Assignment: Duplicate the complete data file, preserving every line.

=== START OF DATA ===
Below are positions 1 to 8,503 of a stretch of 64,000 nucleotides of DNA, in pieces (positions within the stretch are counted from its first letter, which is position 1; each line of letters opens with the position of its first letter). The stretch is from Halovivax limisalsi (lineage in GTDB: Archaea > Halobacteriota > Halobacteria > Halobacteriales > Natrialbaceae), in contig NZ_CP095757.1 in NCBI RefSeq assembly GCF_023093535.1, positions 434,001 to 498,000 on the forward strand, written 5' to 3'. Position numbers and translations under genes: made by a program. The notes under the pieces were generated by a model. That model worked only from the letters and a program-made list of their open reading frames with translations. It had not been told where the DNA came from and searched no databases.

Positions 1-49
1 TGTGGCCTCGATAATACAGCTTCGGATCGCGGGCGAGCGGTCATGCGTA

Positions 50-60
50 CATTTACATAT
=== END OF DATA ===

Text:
Below are positions 1 to 8,503 of a stretch of 64,000 nucleotides of DNA, in pieces (positions within the stretch are counted from its first letter, which is position 1; each line of letters opens with the position of its first letter). The stretch is from Halovivax limisalsi (lineage in GTDB: Archaea > Halobacteriota > Halobacteria > Halobacteriales > Natrialbaceae), in contig NZ_CP095757.1 in NCBI RefSeq assembly GCF_023093535.1, positions 434,001 to 498,000 on the forward strand, written 5' to 3'. Position numbers and translations under genes: made by a program. The notes under the pieces were generated by a model. That model worked only from the letters and a program-made list of their open reading frames with translations. It had not been told where the DNA came from and searched no databases.

Positions 1-49
1 TGTGGCCTCGATAATACAGCTTCGGATCGCGGGCGAGCGGTCATGCGTA

Positions 50-60
50 CATTTACATAT